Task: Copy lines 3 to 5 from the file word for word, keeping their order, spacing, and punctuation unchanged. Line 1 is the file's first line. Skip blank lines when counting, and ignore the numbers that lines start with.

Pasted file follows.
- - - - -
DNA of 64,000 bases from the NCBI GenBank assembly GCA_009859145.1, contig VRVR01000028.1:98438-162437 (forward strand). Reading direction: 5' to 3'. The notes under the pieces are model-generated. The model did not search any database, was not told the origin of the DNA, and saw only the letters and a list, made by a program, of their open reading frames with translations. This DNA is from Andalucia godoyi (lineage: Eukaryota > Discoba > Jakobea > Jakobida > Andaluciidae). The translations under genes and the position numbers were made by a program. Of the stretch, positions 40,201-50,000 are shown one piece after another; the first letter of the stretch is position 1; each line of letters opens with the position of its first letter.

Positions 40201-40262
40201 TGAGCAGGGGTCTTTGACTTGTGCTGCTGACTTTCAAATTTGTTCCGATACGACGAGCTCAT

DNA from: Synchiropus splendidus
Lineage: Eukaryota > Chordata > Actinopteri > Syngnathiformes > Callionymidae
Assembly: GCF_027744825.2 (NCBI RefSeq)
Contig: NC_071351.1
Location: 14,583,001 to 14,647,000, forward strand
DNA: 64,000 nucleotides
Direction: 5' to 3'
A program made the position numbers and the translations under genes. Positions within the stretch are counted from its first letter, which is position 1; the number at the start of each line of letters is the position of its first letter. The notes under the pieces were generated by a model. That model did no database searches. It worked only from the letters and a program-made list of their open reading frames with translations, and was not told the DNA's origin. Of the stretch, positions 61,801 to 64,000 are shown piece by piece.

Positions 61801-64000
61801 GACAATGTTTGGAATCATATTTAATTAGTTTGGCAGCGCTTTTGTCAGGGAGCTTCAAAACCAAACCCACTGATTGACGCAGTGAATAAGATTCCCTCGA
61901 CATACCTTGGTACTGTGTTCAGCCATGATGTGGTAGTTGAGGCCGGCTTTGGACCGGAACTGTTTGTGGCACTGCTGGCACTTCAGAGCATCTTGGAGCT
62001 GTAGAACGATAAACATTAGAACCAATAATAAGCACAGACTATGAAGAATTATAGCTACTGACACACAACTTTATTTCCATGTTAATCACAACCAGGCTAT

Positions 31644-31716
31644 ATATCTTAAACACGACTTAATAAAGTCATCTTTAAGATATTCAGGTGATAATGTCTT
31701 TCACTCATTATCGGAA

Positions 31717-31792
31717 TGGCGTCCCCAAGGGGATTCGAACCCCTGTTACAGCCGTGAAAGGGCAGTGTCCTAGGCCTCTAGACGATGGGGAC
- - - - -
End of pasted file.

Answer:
40201 TGAGCAGGGGTCTTTGACTTGTGCTGCTGACTTTCAAATTTGTTCCGATACGACGAGCTCAT

DNA from: Synchiropus splendidus
Lineage: Eukaryota > Chordata > Actinopteri > Syngnathiformes > Callionymidae